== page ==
Walks and Sketches at the Cape of Good Hope: To which is Subjoined, A Journey from Cape Town to Blettenberg's Bay ...

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C. & R. Baldwin, 1805 - 198 sivua
 

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Sivu 79 - These are thy glorious works, Parent of good, Almighty, thine this universal frame, Thus wondrous fair; thyself how wondrous then ! Unspeakable, who sitt'st above these heavens, To us invisible, or dimly seen In these thy lowest works; yet these declare Thy goodness beyond thought, and power divine.
Sivu 75 - The waning moon seemed gradually to be absorbed, and every moment shone fainter and fainter. The stars in the west still sparkled brightly, but those in the zenith and to the eastward shared the fate of the queen of night, and were, with her, gradually lost in the mild splendour of dawning day. By degrees the light shot up towards the zenith, and there melted into pale blue. The dark mountains of Hottentot Holland, whose craggy outlines were now clearly distinguishable, bounded the view to the east,...
Sivu 76 - ... slightest breeze, bearing on its glassy bosom numerous vessels of every nation, riding together peaceably at anchor. On the opposite side of the Bay, the high hills, somewhat inland, presented their tops covered with snow, and continuing to move ourselves slowly round, we observed in succession, once more the dark mountains of Hottentot Holland ; the flat sandy space between the Table and False Bays; the False Bay opening outwards to the Indian ocean ; the mountainous south eastern peninsula...
Sivu 76 - Africa, on whose highest pinnacle we seemed to stand, stretching from north-west to south-east, and presenting a broken scene of mountains, precipices, and chasms. Beyond it appeared the Indian Ocean, now faintly enlightened by the beams of the morning; and round again, nothing but sea, sea, sea, till we once more came to the Lion Hills, the town with its white houses, Table Bay with its numerous vessels, and, a little farther out, Robin Island, in the mouth of the bay.
Sivu 34 - DISGUISE thyself as thou wilt, still, Slavery ! still thou art a bitter draught ; and though thousands in all ages have been made to drink of thee, thou art no less bitter on that account.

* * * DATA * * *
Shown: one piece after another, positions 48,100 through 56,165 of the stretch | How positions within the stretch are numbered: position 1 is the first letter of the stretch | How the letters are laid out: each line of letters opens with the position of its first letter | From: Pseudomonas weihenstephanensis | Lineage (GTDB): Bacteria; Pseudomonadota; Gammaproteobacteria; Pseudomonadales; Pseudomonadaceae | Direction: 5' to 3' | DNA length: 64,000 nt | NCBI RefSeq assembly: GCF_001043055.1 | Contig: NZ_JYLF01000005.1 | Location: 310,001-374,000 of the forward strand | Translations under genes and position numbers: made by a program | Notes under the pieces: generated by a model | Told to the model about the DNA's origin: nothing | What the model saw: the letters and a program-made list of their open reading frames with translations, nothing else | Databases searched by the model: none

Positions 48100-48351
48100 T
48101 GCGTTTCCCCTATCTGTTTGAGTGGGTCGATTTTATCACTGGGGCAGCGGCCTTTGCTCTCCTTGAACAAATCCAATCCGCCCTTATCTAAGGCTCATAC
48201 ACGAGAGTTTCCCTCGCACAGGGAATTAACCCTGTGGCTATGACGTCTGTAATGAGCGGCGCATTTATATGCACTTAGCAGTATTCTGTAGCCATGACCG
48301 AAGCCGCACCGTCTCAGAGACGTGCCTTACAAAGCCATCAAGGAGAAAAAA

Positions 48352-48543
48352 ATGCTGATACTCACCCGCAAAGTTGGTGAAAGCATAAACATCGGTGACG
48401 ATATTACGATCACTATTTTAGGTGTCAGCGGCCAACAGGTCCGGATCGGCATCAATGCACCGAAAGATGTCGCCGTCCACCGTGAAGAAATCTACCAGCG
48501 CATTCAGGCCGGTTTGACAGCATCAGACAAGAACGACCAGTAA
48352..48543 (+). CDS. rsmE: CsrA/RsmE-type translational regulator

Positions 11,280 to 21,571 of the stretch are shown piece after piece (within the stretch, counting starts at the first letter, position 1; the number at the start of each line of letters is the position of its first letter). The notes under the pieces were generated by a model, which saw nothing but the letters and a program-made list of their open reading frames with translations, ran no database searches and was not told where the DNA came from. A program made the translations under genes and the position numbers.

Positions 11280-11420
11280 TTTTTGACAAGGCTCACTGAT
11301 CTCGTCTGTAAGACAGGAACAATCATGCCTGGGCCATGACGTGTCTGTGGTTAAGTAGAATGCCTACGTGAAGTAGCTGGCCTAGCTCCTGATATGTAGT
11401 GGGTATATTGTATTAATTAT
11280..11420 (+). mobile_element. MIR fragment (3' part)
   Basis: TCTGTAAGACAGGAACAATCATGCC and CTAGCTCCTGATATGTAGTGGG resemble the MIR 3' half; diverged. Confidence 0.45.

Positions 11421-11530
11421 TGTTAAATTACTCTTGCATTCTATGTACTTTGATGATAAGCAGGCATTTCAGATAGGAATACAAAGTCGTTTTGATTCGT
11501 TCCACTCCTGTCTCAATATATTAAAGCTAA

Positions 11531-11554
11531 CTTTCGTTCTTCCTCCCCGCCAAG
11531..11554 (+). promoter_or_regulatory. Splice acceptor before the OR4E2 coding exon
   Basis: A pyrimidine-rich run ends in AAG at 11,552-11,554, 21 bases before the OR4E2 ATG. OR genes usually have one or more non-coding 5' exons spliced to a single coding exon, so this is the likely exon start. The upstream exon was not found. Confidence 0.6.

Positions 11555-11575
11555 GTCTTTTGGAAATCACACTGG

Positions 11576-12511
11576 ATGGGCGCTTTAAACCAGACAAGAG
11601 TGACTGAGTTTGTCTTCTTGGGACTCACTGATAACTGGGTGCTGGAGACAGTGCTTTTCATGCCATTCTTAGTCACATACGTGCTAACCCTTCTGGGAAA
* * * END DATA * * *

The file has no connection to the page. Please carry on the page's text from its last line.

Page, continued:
Sivu 36 - So far indeed are the slaves from being subject to ' unremitting toil and tyranny,' that they may rather be described as indolent and pampered. Mr. Semple (many years a merchant at the Cape) describes them as well treated, well clothed and well fed. ' If,' says he, ' now and then an instance be found to the contrary, that affects not the general character : a man may use his slave ill, but the slaves at the Cape are well treated ; or he may lodge him badly, but the slaves at the Cape are well lodged...
Sivu 75 - ... mild splendour of dawning day. By degrees the light shot up towards the zenith, and there melted into pale blue. The dark mountains of Hottentot Holland, whose craggy outlines were now clearly distinguishable, bounded the view to the east, but far below our feet to the westward the sea spread out its vast watery floor, over which the mists of night still rolled, and collecting into great clouds, seemed to linger in the extreme boundaries of the west. Moving our eyes round towards the north, and...
Sivu 37 - ... on the happy day;— • slavery lights the marriage torch — slavery 'leads them, alone and unattended, to the marriage-bed. The husband visits his wife as he can find opportunities, and leaves her when he pleases to take another, without ceremony, or reproach.
Sivu 46 - At length the bad part of his character is cruelly displayed : he intoxicates himself with opium and the madness of revenge, he rushes upon his unguarded master with his kris or crooked Malay dagger, and stabs him once, twice, ten times. The unfortunate wife and children are not safe if they cross his way, he sallies out into the street, and running madly along, sacrifices all that he meets, till overpowered by numbers he is brought to suffer the punishment of his crime.
Sivu 47 - Without the inactivity or dulness of the Mozambiquer, or the penetrative genius of the Malay, he forms an excellent medium between the two— More intelligent, more industrious, and more active than the former ; more docile and more affectionate than the latter, he unites steadiness with vivacity, and capability of instruction to winning manners.

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